The first ones of each of these comparators 44, 48, 52 produce a squared output of the current of each phase. The second ones of the comparators for each phase, specifically 46, 50, 54 produce an inversion of the squared current for each phase.
Referring now to FIG. 2, there is shown the waveforms for the first phase, and specifically FIG. 2D shows the squared waveform for the first phase of the voltage; FIG. 2E shows the inversion of the squared current of the first waveform; FIG. 2F shows the inversion of the squared voltage waveform of the first phase, and FIG. 2G shows the squared waveform of the current for the first phase.
The squared voltage of each phase is combined in a NAND gate with the inversion of the squared current of that phase, and likewise the inversion of the squared voltage of each phase is combined in a separate NAND gate with the squared current for that phase. Specifically, in connection with the first phase, NAND gate 56 combines the squared voltage and the inversion of the squared current of the first phase while NAND gate 58 combines the inversion of the squared voltage and the squared current for the first phase. In a similar manner, the NAND gates 60, 62 function for the second phase and 64, 66 function for the third phase.
Each of these gates 56-66 produce an output pulse whose width varies in proportion to the phase shift of the lagging edge of the current waveform with respect to the voltage waveform for each of the respective three phases. In turn, this is proportional to the amount of load on the motor connected to the system.
The outputs of NAND gates 56 and 58 are shown in FIGS. 2H and 2I which represent the phase angle for the first waveform. These two waveforms are combined as shown in FIG. 2J and is identified by the waveform A which combines the two phase angle waveforms of 2H and 2I. In a similar manner, the outputs of the NAND gates 60 and 62 would be combined to produce waveform B shown in 2K and the outputs of the NAND 64 and 66 for the third phase would produce the waveform C shown in FIG. 2L.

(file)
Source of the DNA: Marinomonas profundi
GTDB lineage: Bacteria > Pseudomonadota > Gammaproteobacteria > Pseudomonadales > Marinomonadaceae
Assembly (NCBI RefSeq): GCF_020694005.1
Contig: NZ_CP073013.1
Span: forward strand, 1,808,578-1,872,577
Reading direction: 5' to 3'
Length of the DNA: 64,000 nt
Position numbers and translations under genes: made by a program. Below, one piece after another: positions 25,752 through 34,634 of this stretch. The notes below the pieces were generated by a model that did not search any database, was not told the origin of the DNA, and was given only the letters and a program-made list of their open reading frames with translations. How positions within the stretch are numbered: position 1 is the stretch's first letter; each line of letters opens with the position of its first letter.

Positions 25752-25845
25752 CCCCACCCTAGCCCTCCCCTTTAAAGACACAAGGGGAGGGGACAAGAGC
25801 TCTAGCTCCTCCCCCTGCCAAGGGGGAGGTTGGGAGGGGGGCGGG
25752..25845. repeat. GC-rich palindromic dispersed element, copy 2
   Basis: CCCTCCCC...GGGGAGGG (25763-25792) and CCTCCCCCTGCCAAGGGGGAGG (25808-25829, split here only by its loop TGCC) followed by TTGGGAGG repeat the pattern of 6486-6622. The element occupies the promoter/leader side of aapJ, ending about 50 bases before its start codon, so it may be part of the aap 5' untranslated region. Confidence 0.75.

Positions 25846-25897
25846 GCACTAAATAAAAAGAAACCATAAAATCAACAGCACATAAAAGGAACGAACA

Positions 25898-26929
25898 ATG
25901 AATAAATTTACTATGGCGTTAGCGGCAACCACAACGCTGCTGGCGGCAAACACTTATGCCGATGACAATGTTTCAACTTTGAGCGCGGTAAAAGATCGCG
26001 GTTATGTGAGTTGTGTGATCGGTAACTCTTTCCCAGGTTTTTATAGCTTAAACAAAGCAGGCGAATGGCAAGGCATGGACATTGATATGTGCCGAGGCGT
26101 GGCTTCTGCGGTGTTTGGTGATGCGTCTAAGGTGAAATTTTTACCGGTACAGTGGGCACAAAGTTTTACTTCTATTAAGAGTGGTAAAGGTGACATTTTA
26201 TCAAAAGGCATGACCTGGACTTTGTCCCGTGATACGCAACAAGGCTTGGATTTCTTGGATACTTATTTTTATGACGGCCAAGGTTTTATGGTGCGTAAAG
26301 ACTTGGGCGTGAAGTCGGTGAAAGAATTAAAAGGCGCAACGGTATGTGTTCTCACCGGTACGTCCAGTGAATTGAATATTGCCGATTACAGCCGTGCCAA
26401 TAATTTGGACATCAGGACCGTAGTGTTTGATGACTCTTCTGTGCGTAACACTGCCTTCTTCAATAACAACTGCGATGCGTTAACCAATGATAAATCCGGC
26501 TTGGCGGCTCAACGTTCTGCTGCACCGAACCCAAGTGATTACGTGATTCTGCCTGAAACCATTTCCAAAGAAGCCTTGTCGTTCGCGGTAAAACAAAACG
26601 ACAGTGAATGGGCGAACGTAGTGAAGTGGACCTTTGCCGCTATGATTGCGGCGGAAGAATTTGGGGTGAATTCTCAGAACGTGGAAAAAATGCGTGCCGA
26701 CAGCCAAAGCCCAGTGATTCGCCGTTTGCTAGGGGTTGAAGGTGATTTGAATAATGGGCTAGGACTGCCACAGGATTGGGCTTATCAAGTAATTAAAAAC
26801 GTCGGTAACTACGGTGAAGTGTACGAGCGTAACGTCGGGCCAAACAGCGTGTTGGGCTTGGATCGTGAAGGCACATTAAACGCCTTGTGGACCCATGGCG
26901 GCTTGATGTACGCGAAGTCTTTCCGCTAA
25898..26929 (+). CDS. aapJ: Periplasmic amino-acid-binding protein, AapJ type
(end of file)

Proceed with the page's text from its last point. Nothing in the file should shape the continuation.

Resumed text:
The pulses at the outputs of all of the NAND gates 56-66 are then combined in a 6 input negative logic OR gate 68 The output of gate 68 is a series of pulses corresponding to the pulses appearing on its 6 input lines. Such output is shown in FIG. 2M. This represents the combined effect of the phase lag signals of all of the three phases.
The output from OR gate 68, is applied to a variable time constant filter 70 which is essentially a variable resistor in series with a capacitor. Circuit 70 integrates the pulses appearing at the output of the OR gate 68 in order to produce a proportional DC signal at its output. The time constant of circuit 70 is made variable in order to allow the system damping factor to be optomized.
When the damping factor is optomized, the system varies the motor voltage turn on delay so as to counteract any tendency for the lagging edge of the current waveform to rapidly oscillate toward and away from the voltage zero crossings. In this manner, the present system overcomes instability problems of prior art designs.
The output of the filter 70 is then a DC signal which becomes more positive as motor loading increases, and on the contrary becomes reduced as motor loading decreases. This signal is added with a voltage from a voltage adjust control circuit 72 which can be a potentiometer. Circuit 72 provides a method of manually adjusting the optimum no load system equilibrium output voltage.